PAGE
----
It seems grotesque that a woman’s lifeless body can be commandeered by a state and used as a petri dish in which to grow a baby. But that’s exactly what happened to Marlise Munoz in Texas, and that is what is going to happen to women in Louisiana should Gov. Bobby Jindal sign HB 1274 into law.
The Supreme Court’s historic Griswold v. Connecticut decision may have legalized contraception use between married couples, but with the Hobby Lobby case, the Roberts Court is poised to take us one giant step backward.
Reproductive rights advocates in New York are split over how to move forward with the Women’s Equality Act, which is being held up over a provision on abortion that would align state law with Roe v. Wade. The fight is reminiscent of arguments over the state’s original 1970 abortion reform law.
There isn’t a looming reproductive health-care crisis in the South. It has already arrived.
Now that the Nigerian government claims that the girls have been located, doubt is growing over its ability to successfully extricate them from the clutches of the terrorist group alive, and concerns remain about the fate of the girls. But if Boko Haram makes good on its threat to sell the girls into forced marriage, will it face any consequences for its actions?
Arkansas is the latest state to claim a law banning abortions after 12 weeks’ gestation is not an unconstitutional ban, but simply a “regulation.”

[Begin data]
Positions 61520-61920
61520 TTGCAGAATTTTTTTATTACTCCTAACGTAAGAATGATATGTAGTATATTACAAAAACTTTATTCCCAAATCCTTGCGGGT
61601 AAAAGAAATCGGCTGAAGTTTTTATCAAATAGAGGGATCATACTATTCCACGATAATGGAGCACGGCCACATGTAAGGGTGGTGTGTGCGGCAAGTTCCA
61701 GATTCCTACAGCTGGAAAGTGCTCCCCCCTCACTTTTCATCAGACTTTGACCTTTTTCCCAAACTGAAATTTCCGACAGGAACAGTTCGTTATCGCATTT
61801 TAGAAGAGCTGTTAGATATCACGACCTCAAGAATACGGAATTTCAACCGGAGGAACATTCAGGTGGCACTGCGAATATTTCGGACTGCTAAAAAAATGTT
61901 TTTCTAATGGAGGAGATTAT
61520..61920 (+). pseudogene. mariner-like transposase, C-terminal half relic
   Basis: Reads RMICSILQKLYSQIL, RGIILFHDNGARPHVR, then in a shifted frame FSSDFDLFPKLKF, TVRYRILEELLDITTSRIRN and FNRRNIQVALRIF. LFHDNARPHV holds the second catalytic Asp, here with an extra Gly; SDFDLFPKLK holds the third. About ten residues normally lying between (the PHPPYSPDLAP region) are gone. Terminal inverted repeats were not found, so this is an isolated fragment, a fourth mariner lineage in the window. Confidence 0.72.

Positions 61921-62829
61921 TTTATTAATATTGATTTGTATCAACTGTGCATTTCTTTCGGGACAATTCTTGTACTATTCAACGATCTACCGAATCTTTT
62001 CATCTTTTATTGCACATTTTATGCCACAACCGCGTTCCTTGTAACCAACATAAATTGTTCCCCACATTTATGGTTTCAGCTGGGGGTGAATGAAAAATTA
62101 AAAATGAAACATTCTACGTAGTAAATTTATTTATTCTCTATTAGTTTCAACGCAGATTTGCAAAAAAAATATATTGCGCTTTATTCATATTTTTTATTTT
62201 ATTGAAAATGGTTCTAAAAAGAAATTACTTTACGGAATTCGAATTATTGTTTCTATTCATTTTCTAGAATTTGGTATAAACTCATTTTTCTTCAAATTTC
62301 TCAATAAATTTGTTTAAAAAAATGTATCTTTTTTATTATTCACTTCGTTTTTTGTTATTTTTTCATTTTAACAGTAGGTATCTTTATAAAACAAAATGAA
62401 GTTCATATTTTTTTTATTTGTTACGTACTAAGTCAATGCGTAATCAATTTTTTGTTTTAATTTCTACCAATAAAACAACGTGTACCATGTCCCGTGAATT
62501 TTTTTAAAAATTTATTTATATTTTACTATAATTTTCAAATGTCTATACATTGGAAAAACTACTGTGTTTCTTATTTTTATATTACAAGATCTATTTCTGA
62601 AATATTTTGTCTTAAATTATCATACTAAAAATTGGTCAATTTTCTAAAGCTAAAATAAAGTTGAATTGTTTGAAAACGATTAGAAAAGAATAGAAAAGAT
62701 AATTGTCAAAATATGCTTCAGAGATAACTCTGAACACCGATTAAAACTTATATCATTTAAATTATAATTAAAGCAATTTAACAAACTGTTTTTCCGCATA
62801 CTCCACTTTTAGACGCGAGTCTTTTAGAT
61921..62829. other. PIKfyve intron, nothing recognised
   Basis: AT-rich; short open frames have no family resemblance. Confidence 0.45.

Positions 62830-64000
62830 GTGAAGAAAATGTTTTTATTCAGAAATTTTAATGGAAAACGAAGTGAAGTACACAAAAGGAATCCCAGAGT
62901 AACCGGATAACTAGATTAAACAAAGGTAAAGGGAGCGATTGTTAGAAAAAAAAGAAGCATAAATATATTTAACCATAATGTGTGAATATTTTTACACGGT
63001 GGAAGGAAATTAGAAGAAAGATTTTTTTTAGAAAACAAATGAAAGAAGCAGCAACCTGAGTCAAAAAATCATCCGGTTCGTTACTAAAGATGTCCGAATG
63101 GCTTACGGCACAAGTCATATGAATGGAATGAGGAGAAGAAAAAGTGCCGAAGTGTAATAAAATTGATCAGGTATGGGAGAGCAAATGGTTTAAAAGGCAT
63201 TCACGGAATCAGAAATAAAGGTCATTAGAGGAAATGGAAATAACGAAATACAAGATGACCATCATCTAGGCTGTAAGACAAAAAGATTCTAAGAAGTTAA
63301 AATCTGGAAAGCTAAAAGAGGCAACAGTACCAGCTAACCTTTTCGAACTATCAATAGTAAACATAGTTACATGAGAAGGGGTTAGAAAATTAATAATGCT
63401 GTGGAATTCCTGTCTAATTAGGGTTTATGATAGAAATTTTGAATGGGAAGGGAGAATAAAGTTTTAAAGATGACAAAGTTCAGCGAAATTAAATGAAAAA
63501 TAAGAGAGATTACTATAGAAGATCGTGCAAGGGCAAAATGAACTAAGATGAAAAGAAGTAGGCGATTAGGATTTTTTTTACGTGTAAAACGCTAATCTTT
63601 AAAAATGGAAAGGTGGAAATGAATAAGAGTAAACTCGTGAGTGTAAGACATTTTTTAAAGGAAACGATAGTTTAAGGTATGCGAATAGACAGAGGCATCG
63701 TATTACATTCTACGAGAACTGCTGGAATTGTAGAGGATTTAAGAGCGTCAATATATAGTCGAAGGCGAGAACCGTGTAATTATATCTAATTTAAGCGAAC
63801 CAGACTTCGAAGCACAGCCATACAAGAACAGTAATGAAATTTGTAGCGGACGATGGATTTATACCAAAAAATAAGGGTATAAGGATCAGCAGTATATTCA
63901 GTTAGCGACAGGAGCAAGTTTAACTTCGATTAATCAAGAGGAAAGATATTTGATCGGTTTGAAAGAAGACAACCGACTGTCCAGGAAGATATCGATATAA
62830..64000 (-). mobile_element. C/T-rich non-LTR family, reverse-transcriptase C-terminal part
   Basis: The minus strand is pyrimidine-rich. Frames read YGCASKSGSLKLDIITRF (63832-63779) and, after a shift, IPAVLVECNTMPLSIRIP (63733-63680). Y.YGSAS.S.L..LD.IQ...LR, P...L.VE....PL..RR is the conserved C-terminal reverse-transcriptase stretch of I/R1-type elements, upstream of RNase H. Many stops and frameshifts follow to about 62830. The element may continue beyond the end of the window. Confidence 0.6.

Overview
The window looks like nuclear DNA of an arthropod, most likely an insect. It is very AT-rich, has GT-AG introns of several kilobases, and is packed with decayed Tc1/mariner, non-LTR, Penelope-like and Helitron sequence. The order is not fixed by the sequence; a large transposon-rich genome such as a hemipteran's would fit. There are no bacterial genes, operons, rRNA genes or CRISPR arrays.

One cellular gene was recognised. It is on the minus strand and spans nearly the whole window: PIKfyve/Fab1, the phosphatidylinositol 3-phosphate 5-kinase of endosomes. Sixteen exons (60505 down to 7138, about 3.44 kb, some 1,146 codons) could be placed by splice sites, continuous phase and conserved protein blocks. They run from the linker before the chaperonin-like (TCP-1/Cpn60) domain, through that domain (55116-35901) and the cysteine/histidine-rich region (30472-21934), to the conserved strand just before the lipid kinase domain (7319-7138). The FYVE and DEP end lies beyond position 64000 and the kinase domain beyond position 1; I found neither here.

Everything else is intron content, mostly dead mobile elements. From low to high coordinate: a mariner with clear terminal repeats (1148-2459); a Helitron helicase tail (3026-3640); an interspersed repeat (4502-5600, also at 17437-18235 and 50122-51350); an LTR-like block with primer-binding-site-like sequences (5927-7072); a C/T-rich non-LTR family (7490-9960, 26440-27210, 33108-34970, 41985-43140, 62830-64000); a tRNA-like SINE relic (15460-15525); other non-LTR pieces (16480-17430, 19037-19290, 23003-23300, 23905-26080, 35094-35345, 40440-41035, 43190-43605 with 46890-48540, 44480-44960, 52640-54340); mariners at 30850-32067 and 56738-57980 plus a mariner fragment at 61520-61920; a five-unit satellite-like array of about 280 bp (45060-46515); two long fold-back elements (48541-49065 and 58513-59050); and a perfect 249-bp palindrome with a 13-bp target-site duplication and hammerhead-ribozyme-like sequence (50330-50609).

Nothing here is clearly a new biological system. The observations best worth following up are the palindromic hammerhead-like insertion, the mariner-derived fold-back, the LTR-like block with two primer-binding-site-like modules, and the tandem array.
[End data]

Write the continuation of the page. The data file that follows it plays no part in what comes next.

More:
Spaces for Change, a human rights advocacy group in Nigeria, recently organized a citizens’ forum titled #BeyondTheHashtags “to generate a data bank of [citizens'] concerns” about the abduction of hundreds of the nation’s girls as well as the “rising insurgency in the northern part of the country.”
In a recent ruling by the Supreme Court, which paved the way for similar state-level legislation, five justices voted in favor of weakening the separation of church and state; but the implications of Justice Anthony Kennedy’s libertarian jurisprudence are the most dangerous and far-reaching.
In the appeal of a lower court ruling permanently blocking the state’s “heartbeat” ban, attorneys for the state lay out their argument as to why Roe v. Wade should be overturned.
The decision by the Fifth Circuit to uphold the admitting privileges requirement in Texas’ HB 2 shouldn’t carry any weight in Alabama. But it does.